protected_block                // 16 bytes
    }
    unencrypted_trailer                // 0-15 bytes
}

The ADTS header, which can be 7 or 9 bytes long, plus the first 16 bytes of the frame after it, are unencrypted. The contiguous data section that follows is encrypted. The size, in bytes, of the encrypted section must be an integer multiple of 16 and is possibly zero. The AAC frame ends with 0 to 15 unencrypted bytes. Start code emulation prevention is not performed on the encrypted frame.

2.3.3 AC-3 Audio

An AC-3 protected block is the full audio frame (a syncframe() as defined in ETSI TS 102 366 v1.2.1), as shown in Listing 1-3.

Listing 1-3  Encryption of AC-3 Audio Frames

Encrypted_AC3_Frame () {
    unencrypted_leader                 // 16 bytes
    while (bytes_remaining() >= 16) {
        protected_block                // 16 bytes
    }
    unencrypted_trailer                // 0-15 bytes
}

The first 16 bytes, starting with the syncframe() header, are not encrypted. The contiguous data section that follows is encrypted. The AC-3 frame ends with 0 to 15 unencrypted bytes. Start code emulation prevention is not performed on the encrypted part of the frame.

2.3.4 Audio Setup Information

2.3.4.1 Introduction

Unencrypted audio setup information must be supplied when a stream is encrypted in conformance with this specification. The big-endian setup information format is shown in Listing 1-4.

Listing 1-4  Setup Information Format

audio_setup_information() {
    audio_type               // 4 bytes
    priming                  // 2 bytes
    version                  // 1 byte
    setup_data_length        // 1 byte
    setup_data               // setup_data_length
}

The first field is a 32-bit format identifier, followed by a 16-bit priming field and an 8-bit version field. This is followed by format-specific data: first an 8-bit value containing the length, in bytes, of the format-specific data and then the format-specific data itself in an array of bytes. The setup information must be packed, with no alignment padding. The size of the setup information is 8 bytes plus the size of the format-specific data.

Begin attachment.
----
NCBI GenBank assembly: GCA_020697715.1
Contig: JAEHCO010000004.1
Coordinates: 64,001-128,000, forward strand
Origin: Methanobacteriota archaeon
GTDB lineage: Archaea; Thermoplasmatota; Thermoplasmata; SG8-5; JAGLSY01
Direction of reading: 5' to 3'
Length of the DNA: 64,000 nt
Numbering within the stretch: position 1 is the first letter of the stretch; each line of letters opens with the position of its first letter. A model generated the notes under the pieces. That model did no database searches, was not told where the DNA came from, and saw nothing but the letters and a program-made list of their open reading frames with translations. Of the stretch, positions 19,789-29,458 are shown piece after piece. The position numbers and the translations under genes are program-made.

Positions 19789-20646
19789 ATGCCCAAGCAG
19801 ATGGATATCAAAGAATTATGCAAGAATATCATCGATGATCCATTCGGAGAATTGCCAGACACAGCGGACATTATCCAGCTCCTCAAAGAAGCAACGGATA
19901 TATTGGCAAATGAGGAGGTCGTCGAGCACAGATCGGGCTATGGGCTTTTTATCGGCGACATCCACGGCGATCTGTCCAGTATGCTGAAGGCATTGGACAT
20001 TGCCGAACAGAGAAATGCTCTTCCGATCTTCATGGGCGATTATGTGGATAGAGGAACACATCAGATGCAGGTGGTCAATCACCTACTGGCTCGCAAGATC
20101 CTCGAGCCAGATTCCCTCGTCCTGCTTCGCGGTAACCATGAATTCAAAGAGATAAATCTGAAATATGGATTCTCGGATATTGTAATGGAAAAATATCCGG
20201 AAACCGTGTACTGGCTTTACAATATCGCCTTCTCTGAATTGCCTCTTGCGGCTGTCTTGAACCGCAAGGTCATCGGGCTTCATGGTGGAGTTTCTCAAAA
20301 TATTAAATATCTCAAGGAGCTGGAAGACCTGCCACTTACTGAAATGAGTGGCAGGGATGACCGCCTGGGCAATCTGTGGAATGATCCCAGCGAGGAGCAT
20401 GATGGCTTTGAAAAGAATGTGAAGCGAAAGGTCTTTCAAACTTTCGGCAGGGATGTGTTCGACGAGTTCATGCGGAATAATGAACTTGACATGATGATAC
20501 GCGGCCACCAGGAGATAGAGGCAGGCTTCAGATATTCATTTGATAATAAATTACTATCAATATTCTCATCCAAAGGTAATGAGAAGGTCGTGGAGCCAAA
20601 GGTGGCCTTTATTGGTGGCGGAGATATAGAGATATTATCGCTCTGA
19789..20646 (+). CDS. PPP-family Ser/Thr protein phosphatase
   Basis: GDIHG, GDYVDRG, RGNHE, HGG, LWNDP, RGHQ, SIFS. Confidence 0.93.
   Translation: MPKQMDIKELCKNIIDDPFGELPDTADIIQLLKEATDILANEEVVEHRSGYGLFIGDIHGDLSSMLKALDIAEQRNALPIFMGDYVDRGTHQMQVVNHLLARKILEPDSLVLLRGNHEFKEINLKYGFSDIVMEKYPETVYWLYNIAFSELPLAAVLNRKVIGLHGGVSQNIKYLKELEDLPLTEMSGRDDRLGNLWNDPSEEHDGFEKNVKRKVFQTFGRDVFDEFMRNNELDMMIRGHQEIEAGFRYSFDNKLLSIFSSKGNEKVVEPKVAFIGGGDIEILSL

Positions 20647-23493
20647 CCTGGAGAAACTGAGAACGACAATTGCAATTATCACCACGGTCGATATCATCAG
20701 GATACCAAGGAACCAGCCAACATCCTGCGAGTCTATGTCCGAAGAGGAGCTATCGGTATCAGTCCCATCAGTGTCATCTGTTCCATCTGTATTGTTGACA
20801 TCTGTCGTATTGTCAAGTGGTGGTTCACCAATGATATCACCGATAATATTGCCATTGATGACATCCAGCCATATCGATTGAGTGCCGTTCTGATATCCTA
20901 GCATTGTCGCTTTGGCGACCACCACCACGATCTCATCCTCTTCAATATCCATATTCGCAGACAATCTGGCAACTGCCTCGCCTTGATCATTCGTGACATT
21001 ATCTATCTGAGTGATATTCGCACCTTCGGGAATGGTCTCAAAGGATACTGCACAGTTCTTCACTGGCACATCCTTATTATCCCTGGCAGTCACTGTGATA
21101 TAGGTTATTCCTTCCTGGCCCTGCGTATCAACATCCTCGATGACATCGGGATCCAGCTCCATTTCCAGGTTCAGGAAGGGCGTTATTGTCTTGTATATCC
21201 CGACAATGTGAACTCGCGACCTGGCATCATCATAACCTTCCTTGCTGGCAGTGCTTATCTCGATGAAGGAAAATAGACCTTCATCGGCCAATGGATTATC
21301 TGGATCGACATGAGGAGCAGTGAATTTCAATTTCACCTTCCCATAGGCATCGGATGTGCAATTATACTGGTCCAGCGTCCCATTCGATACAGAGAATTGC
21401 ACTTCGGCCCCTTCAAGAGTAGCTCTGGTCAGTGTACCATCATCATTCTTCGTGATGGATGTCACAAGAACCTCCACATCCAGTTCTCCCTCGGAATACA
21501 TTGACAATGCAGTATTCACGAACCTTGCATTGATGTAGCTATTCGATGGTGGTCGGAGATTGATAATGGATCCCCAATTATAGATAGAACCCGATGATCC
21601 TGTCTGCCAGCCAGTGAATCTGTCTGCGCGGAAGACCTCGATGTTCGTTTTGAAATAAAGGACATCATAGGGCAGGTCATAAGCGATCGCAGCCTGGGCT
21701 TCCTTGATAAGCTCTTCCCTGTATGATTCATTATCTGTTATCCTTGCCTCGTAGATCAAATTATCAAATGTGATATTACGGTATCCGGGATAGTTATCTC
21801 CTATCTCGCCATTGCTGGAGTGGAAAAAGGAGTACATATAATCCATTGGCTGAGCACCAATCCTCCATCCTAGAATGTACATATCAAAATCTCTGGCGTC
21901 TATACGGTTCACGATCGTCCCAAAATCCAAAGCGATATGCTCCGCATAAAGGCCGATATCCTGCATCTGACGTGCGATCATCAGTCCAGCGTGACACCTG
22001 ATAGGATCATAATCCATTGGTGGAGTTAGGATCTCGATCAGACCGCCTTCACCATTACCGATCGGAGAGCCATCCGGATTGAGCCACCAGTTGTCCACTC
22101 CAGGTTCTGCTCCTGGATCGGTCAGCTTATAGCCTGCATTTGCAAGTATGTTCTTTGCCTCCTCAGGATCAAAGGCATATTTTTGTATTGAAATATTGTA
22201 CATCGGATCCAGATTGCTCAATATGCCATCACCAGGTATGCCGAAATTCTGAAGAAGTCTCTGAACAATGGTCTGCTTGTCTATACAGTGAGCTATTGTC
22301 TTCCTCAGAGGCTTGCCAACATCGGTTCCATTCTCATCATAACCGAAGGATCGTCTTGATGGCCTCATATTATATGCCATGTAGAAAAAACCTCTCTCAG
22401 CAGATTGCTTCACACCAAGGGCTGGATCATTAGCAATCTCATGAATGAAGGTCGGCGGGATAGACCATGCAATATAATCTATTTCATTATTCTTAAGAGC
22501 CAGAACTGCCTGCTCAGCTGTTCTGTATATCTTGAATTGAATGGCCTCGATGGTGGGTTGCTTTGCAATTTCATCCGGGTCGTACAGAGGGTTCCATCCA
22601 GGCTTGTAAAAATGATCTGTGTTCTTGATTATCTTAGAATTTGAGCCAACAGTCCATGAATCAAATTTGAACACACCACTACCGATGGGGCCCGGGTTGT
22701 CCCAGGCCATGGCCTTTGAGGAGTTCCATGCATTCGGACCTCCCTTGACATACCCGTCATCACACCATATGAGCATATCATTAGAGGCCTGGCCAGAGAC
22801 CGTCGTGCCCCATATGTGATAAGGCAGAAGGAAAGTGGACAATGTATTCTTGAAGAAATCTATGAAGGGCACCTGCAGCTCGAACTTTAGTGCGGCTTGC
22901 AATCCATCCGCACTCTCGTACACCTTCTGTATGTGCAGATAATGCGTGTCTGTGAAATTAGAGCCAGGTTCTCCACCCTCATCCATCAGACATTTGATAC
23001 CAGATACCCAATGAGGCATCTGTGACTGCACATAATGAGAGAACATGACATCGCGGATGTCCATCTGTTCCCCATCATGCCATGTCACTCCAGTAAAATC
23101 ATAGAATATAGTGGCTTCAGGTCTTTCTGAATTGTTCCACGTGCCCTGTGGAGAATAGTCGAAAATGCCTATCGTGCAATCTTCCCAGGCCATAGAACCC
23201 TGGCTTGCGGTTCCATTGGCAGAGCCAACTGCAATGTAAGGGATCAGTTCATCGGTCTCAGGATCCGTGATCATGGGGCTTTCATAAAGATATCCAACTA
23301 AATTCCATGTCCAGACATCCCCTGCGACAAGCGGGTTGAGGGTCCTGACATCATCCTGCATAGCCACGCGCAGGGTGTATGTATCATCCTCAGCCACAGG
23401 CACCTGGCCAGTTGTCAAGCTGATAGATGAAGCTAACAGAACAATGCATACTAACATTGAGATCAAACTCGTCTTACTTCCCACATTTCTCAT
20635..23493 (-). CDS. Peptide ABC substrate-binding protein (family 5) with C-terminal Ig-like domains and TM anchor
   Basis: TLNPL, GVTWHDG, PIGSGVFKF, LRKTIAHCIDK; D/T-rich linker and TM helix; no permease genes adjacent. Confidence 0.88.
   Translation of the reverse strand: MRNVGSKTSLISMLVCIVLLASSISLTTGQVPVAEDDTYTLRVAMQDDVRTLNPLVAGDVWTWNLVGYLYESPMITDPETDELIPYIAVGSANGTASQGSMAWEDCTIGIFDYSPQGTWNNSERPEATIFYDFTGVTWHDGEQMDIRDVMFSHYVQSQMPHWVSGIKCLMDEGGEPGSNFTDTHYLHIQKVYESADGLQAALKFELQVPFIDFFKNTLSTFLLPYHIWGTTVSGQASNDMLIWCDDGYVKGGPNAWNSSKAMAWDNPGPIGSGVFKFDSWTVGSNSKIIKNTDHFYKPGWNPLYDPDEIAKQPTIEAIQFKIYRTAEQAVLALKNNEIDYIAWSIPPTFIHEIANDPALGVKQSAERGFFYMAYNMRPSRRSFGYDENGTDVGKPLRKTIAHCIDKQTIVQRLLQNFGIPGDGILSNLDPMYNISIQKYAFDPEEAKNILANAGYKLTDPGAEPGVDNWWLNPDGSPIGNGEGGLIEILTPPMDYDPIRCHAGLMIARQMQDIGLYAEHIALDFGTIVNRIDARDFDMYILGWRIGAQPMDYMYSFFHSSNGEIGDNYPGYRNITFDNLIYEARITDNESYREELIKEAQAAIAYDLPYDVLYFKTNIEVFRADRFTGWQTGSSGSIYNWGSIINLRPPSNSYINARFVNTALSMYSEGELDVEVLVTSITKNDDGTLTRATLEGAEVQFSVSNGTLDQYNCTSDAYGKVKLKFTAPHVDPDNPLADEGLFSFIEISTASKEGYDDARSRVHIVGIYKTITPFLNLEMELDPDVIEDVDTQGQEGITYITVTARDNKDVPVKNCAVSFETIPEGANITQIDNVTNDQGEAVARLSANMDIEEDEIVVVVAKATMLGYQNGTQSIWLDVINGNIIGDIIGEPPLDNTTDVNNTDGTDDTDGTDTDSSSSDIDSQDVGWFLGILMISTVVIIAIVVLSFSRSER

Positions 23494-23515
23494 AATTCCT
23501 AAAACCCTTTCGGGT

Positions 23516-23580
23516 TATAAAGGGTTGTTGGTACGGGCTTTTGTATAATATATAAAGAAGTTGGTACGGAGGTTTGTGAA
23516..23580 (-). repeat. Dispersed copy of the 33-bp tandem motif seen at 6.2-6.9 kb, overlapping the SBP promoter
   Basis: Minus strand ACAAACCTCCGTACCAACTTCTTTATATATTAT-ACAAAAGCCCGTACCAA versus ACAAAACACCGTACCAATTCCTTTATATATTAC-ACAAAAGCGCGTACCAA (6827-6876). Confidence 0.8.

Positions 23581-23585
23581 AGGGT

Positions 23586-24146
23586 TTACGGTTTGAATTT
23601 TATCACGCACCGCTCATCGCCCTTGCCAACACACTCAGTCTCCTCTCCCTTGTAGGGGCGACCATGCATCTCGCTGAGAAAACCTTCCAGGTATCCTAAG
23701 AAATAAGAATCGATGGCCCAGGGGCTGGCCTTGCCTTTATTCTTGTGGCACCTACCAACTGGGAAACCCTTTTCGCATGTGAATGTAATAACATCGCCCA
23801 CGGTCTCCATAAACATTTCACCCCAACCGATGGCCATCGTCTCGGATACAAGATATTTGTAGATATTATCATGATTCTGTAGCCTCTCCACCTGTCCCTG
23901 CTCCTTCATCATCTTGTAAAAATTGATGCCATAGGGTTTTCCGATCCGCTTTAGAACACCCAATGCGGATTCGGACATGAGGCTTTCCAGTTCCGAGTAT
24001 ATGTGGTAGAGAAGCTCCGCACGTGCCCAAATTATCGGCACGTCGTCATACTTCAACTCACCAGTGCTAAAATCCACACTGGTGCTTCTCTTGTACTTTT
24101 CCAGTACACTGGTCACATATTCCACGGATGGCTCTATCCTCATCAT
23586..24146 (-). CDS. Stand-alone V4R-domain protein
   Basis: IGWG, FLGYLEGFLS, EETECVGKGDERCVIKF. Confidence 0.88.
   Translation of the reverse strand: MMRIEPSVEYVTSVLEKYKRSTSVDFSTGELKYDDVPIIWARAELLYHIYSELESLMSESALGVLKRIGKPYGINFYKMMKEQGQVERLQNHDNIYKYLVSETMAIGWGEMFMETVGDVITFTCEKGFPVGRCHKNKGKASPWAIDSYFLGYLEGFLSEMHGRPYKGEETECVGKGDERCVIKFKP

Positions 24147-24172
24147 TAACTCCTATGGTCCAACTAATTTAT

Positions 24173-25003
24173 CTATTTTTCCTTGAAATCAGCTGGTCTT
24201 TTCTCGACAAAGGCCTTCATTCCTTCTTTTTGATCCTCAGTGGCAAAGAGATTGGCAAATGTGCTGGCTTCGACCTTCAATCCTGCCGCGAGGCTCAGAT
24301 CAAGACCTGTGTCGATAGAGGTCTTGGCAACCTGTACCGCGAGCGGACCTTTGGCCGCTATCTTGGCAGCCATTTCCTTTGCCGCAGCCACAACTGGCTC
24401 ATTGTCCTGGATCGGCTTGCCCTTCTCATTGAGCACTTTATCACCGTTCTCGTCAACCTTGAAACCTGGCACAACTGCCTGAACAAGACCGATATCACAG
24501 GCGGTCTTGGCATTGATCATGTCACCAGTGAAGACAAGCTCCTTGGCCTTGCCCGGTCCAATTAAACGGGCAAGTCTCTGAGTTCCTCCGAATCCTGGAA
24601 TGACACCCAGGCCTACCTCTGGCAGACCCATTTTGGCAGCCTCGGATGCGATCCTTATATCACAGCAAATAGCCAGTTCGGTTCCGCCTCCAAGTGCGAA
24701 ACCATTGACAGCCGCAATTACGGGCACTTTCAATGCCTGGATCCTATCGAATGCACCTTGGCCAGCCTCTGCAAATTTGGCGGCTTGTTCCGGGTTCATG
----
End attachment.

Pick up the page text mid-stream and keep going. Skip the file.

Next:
The field’s values are:

  • audio_type—as defined in the following sections; identifies the type of setup data carried.

  • priming—set to 0x0000 for AC-3. For AAC retrieve this value from the encoder, using the Apple encoding API. If a non-Apple encoder is used and does not provide a priming value, set to 0x0000. (This may lead to incorrect audio/video synchronization if the encoder has a different priming value than the value provided to the AAC decoder when the content is rendered.)

  • version—set to 0x01.

  • setup_data_length—the number of bytes in the following setup data.

  • setup_data—format-specific information, as defined in the following sections.

2.4.3.2 AAC Setup

Format identifiers:

AAC-LC

‘zaac’

AAC-HEv1

‘zach’

AAC-HEv2

‘zacp’

The AAC format-specific setup information is the AudioSpecificConfig() value, as defined in Section 1.6.2.1 of ISO/IEC 14496-3. (Note that this value is called DecoderSpecificInfo in MPEG-4).

2.4.3.3 AC-3 Setup

Format identifier: ‘zac3’

The AC-3 format-specific setup information is the first 10 bytes of the audio data (the syncframe()). This comprises the syncinfo() structure and the initial part of the bsi() structure, as defined in 5.3.1 and 5.3.2 of ETSI TS 102 366 v1.2.1.

2.4.3.4 Elementary Stream Setup

Format identifier: ‘PRIV’

In elementary streams the audio setup information is carried inside an ID3 Private Frame, as defined in ID3 tag version 2.4.0. The owner identifier is com.apple.streaming.audioDescription.

2.4.3.5 Transport Stream Setup

Format identifier: ‘apad’

In transport streams, the audio setup information is carried in a registration_descriptor(), as defined in ISO/IEC 13818-1, sections 2.6.8 and 2.6.9 and Table 2-45.

2.4 Other Stream Types

Stream types other than audio or video are not encrypted.